Canaan exec says opportunity outweighs crisis as Bitcoin miners struggle with shrinking profits
2022 has been an exceptionally rough year for the crypto market, and the last few months of Bitcoin’s (BTC) price action could be a sign that bears aren’t even close to being ready to let up. Crumbling crypto prices also equate to diminishing profits for Bitcoin miners and this week’s regulatory action by the United States lawmakers requesting energy consumption data from four major BTC mining companies is bound to exert a bit more pressure on an already fragile situation.
Despite the increasingly bearish climate, most of the Bitcoin miners Cointelegraph has spoken to are incredibly optimistic about Bitcoin’s short and long-term price prospects.
Chiming in with similar sentiments, Canaan senior vice president Edward Lu spoke with Cointelegraph head of markets Ray Salmond about how industrial Bitcoin miners have matured and the new synergies they have created with the oil and gas and big energy sector in the United States and the Middle East.
Ray Salmond: Edward, what’s happening in the mining industry right now, from your point of view?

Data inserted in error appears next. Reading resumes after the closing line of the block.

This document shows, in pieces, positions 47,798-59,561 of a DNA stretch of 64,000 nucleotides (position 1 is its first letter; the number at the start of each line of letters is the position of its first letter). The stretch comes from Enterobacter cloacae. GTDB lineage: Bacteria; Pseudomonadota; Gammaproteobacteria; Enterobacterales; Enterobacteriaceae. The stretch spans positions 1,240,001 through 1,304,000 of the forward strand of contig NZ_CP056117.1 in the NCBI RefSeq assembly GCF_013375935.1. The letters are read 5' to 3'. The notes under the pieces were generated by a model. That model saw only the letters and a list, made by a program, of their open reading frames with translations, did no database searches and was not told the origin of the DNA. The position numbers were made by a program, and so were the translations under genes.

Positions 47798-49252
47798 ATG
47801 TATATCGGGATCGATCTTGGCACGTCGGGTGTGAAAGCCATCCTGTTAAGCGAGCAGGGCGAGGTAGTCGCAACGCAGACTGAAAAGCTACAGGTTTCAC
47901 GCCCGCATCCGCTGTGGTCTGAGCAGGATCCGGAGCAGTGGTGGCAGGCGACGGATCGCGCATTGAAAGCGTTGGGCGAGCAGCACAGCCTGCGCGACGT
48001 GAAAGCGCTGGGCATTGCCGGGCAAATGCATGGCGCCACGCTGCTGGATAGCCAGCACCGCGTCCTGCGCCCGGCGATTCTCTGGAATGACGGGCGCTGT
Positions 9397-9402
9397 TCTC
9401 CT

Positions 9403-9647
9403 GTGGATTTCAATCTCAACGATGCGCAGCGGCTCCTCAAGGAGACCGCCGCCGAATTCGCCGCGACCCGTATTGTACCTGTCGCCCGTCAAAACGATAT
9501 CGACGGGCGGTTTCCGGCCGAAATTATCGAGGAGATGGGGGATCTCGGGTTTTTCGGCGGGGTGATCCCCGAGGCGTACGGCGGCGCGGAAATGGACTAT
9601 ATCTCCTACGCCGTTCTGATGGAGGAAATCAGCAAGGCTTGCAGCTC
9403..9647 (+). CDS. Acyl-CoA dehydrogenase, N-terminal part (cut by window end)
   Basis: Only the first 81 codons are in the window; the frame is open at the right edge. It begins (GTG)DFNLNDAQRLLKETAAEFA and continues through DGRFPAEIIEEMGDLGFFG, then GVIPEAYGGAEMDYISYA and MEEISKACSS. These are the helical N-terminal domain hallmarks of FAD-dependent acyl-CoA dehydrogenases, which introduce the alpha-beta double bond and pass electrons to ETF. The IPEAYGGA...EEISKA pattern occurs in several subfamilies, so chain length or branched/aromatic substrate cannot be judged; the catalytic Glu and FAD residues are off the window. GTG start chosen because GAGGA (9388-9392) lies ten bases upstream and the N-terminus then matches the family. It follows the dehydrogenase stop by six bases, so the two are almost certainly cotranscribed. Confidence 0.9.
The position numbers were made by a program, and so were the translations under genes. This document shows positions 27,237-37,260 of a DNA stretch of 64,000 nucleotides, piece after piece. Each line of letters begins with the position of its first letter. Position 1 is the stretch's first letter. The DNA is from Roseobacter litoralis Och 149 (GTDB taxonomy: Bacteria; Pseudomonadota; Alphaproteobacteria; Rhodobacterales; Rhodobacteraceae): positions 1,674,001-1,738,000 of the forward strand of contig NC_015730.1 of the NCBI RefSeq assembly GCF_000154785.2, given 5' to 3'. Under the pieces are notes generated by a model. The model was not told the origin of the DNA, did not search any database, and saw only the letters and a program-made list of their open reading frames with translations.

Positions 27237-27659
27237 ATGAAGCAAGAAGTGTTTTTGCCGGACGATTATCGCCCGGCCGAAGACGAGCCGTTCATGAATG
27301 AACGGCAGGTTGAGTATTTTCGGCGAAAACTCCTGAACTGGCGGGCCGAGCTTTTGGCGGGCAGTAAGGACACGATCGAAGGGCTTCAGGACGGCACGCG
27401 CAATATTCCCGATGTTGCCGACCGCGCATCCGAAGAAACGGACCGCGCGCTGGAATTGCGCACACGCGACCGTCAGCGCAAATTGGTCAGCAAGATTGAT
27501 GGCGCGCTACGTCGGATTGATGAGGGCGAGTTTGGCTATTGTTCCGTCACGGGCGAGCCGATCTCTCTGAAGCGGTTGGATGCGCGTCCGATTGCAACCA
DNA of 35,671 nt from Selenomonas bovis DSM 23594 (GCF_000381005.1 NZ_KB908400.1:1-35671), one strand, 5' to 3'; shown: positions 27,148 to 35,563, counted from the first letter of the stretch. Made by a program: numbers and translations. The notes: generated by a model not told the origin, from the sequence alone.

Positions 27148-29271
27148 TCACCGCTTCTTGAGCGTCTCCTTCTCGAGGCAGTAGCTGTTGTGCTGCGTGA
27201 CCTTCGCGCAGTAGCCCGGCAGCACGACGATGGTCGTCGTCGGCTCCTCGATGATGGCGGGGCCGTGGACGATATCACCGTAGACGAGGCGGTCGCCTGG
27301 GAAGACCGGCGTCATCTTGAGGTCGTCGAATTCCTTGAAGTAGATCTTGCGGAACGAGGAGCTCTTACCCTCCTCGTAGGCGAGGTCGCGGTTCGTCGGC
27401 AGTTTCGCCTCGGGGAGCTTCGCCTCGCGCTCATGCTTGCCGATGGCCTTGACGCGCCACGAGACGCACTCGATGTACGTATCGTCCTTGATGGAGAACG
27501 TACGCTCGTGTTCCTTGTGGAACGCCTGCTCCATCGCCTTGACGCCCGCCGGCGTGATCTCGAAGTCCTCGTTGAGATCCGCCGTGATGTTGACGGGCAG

Edward Lu: Wow. This is a really big question. A lot of things are happening in this industry, especially in recent months. If you’re looking at Bitcoin dropping a little bit and coming back to stabilize in terms of days, it looks like the cycle is shorter than what we expect. I think by the end of the year, the price will be a bit better, going up a little bit. In the mining industry, you can see a lot of activities happening.
I remember that before last year, China and the U.S. market were the two major markets for mining, a mining’s generating hash rates, and then the Chinese miners moved out of the country to Kazakhstan in the first phase. And then starting from the beginning of this year, we see a lot of movements toward the U.S. market, and obviously, we see a lot of activities happening where you are in the state of Texas.